An occupational hazard in my line of work is that I’m always primed for terrible health news, so when a friend started to tell me that her mother had fallen in the driveway the day before, I expected to hear that she’d broken her hip. I was happy to learn that she’d merely knocked out her tooth! But “merely” wasn’t how it felt to her… fortunately, my friend knew what to do and where to go, so the tooth is now back in place and looks like it might heal just fine.

The incident motivated me to check in with Michael Apa, DDS, restorative and aesthetic dentist and instructor at NYU College of Dentistry, to learn about the right things to do in such a situation. His advice was surprising and practical. (Who knew dental first aid involved tea bags and cottage cheese?)

First Aid for Teeth

According to Dr. Apa, most intact teeth (ones that remain connected, even by just a bit of tissue) and many that have been knocked out altogether can be saved if you follow the right steps. First of all, be aware that this is a dental emergency and that it is important to act fast, because the longer a tooth is out of the socket, the less likely it is to be “re-established.” In that case, you’d need an implant.

Here’s what to do if you get a tooth knocked out:

If the tooth is loose but hasn’t left the socket…

  • Gently try to move the loose tooth back into place beside the tooth next to it, placing it very close so the edges touch one another smoothly. This doesn’t usually hurt.
  • Do not put anything other than your clean fingers in your mouth… it’s important to avoid introducing additional nonresident bacteria.
  • See your dentist immediately. If it’s after office hours, call the emergency number… or, if that’s not an option, go to the nearest urgent-care clinic or hospital emergency department.

If the tooth is out of the socket…

The goal is to try to put the tooth back into place in the gum, if it can be done. Time is of the essence — you’ll have the best chance of saving the tooth if you get to the dentist (or an urgent-care clinic or the hospital emergency room) within 30 minutes. Meanwhile…

  • If the tooth fell onto the ground, pick it up and clean it in your own saliva, saline solution, milk (any kind), baby formula or water (in this order of preference). Do not scrape off dirt or clean the tooth with alcohol.
  • Take care to handle the tooth by the crown (the biting end), avoiding contact with the roots and nerve endings so you don’t injure or contaminate them.
  • Try to insert the tooth back into place in your gum. Push it in by gently biting or using your fingers to approximate its normal position. Hold a wet (warm or cool, not hot) tea bag in your mouth, biting down softly on it to keep the tooth in place.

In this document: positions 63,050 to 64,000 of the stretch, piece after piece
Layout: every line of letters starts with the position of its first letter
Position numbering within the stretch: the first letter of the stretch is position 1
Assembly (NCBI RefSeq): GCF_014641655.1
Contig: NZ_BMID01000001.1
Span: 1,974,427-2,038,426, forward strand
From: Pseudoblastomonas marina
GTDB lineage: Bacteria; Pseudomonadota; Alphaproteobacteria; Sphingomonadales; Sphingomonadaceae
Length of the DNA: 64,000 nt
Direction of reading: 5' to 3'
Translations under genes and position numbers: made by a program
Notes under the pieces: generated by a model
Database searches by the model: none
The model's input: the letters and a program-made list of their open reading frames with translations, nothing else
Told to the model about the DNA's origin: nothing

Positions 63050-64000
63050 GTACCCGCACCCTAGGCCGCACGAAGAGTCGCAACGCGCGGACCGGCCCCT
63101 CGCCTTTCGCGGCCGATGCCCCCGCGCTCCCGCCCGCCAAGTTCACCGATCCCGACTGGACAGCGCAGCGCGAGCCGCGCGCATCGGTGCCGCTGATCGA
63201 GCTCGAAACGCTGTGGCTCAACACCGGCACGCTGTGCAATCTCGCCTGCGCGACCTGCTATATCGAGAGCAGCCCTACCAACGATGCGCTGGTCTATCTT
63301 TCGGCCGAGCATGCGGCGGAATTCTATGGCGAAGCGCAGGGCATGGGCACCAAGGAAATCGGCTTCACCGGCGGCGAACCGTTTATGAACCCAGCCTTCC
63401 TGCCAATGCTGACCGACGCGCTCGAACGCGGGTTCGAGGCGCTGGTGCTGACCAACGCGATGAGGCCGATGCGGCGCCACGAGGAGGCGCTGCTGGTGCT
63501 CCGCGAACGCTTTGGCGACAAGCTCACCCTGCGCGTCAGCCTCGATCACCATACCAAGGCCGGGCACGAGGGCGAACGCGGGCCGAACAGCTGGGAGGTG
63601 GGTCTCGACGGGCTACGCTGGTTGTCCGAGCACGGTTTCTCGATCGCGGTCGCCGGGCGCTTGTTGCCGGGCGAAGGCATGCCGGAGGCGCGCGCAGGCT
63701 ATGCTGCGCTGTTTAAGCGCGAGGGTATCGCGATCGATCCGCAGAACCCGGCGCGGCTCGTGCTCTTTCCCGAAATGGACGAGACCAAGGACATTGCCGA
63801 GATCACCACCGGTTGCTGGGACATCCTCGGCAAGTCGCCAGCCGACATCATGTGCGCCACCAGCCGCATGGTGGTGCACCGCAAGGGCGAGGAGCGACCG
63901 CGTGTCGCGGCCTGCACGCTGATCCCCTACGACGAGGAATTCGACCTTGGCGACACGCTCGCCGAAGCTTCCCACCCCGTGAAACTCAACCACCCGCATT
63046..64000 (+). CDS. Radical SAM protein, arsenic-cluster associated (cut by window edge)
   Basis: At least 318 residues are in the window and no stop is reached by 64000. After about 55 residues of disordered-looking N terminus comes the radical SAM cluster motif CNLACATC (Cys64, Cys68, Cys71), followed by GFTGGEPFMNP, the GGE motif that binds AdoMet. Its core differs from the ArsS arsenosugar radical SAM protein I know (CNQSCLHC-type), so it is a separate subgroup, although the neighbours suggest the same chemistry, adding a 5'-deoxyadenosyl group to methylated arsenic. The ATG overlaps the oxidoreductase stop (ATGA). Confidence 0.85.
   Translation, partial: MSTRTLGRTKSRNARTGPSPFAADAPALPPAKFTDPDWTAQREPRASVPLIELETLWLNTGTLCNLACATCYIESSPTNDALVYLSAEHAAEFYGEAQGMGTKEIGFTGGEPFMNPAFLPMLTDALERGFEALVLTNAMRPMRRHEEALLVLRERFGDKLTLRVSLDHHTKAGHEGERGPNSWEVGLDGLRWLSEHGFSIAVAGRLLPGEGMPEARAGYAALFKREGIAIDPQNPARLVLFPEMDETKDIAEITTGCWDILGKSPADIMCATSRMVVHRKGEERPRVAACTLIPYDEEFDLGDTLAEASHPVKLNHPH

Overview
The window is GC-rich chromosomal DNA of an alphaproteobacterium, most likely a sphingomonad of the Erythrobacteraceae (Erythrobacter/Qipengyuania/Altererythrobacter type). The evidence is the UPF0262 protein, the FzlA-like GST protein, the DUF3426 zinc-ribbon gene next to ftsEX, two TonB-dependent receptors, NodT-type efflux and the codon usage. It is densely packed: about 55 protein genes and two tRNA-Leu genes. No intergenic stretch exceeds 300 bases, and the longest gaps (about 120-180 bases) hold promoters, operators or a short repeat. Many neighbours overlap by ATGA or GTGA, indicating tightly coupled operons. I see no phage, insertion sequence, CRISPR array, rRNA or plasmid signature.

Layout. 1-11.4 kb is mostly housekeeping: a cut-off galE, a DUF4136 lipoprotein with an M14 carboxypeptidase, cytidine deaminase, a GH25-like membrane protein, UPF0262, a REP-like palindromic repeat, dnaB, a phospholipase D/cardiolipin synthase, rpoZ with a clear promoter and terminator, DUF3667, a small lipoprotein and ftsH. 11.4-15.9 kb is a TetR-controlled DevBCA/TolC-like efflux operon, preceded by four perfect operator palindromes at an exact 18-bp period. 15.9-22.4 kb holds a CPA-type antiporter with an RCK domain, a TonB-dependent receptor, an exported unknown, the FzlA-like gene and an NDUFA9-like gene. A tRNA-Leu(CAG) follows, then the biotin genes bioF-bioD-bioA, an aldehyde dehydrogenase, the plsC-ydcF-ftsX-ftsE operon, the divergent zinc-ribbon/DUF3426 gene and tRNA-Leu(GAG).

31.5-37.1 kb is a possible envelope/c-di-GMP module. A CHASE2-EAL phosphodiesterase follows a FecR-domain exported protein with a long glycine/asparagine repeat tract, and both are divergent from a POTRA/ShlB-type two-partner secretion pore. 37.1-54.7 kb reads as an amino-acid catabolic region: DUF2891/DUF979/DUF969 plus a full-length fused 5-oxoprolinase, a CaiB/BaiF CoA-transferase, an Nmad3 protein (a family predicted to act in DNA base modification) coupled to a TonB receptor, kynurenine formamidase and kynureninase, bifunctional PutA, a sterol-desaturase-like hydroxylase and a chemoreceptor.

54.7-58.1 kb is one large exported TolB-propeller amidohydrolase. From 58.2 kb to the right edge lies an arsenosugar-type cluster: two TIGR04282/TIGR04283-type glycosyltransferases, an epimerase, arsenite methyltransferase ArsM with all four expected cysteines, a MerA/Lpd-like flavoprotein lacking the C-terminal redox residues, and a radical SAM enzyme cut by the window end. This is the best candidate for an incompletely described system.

• If you can’t put the tooth in place yourself (or if it makes you too nervous), tuck the tooth in your mouth firmly against your cheek, your lower lip or under your tongue and keep it there until you can get to the dentist. Saliva protects it and keeps it from drying out. Though it may sound bizarre, another adult (if willing) can hold the tooth for you in this way as well.
  • Another option is to put the tooth in milk (whole is best, but low-fat and skim are fine, too). If that is not available, use any sugarless, soft dairy product, such as yogurt or cottage cheese — the milk proteins will help keep the nerves and blood vessels alive. Do not put the tooth in a plastic bag or tissue even to transport it, as the nerves and blood vessels will dry out and die.
  • If you need to clean your mouth, rinse gently with water — your dentist will clean it more thoroughly.
  • Do not eat or drink anything.

Your dentist will clean your gum and stop the bleeding before trying to permanently reimplant your tooth. This is typically done by inserting and then splinting the tooth (with wires, a metal arch bar or plastic bond) for 10 to 14 days, which is how long it takes to fully reattach. Most people will not need stitches nor antibiotics, though a tetanus booster may be necessary if the tooth fell on the ground.

You’ll need to continue to monitor the tooth for some time afterward, with regular follow-up visits. Sometimes root canal becomes necessary down the road, as the nerves may have suffered irreparable damage.

A suggestion: The American Dental Association has endorsed an FDA-approved emergency kit, Sav-A-Tooth ($15), containing a storage case and special saline solution for one tooth. It is available from One final note — this advice is meant for coherent adults, not children or adults who are groggy from injury and likely to swallow or inhale a loose tooth.